NTSB Identification: LAX01LA099.
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Accident occurred Thursday, February 15, 2001 in Auburn, CA
Probable Cause Approval Date: 02/05/2002
Aircraft: Beech 77, registration: N18152
Injuries: 1 Serious,1 Minor.
NTSB investigators may have traveled in support of this investigation and used data provided by various sources to prepare this aircraft accident report.
Prior to taking off, the airplane sat for about 10 minutes near the approach end of the runway. The pilot indicated that during this time no carburetor heat was applied to the engine. Thereafter, when he commenced taking off, full engine power was not produced. The airplane climbed between 250 and 300 feet above the runway, descended and impacted trees, and then collided with terrain about 1,500 feet beyond the runway's departure end. The pilot indicated that the accident could have been prevented had he, before initiating his takeoff and while waiting for landing traffic, applied carburetor heat to the engine. At the time, the temperature and dew point were 9 and 1 degree Celsius, respectively. According to a standard reference icing probability chart, the atmospheric conditions were in the range considered favorable for carburetor ice formation. The pilot reported that no mechanical malfunctions or failures were experienced with the airplane. The engine was subsequently examined, and no evidence of any internal mechanical malfunction was noted. The mixture control cable was found improperly rigged. As a result, when the cockpit mixture control was set to the full rich position, the mixture control arm on the carburetor was between the midrange position and 2/3 of the way to the idle cutoff position. The significance of the incorrect rigging to the loss of engine power could not be established.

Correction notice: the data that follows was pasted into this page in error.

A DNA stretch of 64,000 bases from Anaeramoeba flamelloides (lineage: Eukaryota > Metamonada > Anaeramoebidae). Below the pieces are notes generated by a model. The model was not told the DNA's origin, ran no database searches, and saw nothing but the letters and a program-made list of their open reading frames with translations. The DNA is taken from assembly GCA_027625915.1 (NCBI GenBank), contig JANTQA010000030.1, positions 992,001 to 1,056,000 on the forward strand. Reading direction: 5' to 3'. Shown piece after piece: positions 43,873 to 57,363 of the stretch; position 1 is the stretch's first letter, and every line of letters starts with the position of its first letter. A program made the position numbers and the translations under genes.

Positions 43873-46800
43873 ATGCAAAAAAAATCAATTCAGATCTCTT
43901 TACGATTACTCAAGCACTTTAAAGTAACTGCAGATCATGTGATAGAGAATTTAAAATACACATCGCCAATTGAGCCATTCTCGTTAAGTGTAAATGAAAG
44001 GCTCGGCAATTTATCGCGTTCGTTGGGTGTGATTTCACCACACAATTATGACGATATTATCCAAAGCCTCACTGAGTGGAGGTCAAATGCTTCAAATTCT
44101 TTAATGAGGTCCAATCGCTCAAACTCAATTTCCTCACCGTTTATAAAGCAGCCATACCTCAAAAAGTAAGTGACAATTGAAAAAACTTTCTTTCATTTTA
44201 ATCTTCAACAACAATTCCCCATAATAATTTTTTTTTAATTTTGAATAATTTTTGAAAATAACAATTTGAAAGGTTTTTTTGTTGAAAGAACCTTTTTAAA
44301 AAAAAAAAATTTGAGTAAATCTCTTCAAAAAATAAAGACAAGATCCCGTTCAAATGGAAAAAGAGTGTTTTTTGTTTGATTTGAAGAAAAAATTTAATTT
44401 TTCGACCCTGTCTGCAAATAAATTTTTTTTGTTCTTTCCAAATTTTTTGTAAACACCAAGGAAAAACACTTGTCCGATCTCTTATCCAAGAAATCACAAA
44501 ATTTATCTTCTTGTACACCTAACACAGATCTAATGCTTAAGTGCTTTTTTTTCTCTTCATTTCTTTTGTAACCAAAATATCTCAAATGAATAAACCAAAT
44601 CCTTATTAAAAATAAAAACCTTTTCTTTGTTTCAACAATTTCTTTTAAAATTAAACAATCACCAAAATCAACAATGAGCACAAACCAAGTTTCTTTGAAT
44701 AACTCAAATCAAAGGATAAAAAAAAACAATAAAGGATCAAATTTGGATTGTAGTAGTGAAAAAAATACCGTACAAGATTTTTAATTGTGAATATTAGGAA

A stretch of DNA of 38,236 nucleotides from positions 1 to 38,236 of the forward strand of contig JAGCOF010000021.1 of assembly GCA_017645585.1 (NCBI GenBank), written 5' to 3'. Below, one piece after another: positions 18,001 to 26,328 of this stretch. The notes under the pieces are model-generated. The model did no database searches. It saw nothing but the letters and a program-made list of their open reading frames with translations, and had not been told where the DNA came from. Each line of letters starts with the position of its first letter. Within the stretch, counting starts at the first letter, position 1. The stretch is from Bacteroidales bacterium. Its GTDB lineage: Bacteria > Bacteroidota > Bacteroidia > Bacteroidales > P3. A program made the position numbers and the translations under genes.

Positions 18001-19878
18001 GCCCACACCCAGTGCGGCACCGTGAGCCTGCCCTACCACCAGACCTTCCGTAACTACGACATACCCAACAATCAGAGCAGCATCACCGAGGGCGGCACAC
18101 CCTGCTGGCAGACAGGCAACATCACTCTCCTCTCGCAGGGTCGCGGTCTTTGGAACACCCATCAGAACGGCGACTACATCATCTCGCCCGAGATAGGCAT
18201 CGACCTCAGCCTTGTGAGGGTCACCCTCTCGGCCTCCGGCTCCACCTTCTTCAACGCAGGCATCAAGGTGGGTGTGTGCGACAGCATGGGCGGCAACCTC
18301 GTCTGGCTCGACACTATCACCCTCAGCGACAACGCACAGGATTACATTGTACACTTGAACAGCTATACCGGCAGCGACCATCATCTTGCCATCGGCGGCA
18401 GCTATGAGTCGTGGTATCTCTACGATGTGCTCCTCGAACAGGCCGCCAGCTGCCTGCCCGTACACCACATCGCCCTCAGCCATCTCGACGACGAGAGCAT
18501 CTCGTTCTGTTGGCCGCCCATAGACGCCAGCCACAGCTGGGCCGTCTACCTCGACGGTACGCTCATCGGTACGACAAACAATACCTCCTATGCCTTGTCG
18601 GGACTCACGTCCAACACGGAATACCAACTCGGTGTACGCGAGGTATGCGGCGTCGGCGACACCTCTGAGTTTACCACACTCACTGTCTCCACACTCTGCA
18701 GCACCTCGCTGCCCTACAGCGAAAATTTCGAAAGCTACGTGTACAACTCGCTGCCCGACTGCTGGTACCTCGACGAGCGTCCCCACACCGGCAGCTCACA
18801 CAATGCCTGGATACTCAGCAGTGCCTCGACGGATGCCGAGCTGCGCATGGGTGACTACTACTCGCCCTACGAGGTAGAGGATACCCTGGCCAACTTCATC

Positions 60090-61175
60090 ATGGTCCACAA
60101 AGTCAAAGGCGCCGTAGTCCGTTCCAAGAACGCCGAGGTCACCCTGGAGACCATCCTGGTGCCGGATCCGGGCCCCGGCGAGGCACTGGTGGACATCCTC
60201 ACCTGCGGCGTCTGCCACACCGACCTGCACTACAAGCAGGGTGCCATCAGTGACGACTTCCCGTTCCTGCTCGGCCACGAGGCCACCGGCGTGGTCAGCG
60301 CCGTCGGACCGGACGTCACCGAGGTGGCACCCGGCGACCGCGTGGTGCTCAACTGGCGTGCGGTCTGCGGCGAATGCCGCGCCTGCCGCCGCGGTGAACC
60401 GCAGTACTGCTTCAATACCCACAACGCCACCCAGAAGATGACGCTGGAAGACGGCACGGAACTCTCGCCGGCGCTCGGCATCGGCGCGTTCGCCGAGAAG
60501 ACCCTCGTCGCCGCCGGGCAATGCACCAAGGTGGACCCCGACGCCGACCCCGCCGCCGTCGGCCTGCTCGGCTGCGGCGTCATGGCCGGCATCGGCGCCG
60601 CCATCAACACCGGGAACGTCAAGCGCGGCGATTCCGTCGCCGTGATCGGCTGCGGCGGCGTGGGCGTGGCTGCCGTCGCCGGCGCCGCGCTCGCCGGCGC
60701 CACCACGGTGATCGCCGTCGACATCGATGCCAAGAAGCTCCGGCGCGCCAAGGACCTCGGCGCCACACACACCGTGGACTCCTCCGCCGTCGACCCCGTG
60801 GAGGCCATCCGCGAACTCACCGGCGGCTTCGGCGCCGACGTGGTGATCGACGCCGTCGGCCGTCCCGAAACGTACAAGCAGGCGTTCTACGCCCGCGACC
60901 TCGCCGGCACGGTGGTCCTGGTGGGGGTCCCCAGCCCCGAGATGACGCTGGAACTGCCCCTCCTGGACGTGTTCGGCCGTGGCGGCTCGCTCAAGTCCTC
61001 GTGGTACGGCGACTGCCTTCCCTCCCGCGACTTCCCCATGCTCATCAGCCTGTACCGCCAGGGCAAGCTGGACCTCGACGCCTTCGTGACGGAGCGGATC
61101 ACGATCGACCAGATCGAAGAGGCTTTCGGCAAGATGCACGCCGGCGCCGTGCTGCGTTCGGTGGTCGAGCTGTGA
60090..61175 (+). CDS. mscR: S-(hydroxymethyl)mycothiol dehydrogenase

The National Transportation Safety Board determines the probable cause(s) of this accident to be: A partial loss of engine power during initial takeoff climb due to the formation of carburetor ice. A contributing factor was the pilot's improper pretakeoff actions. A finding was that the improper rigging of the mixture control cable may have precluded establishment of the proper fuel/air combustion ratio.
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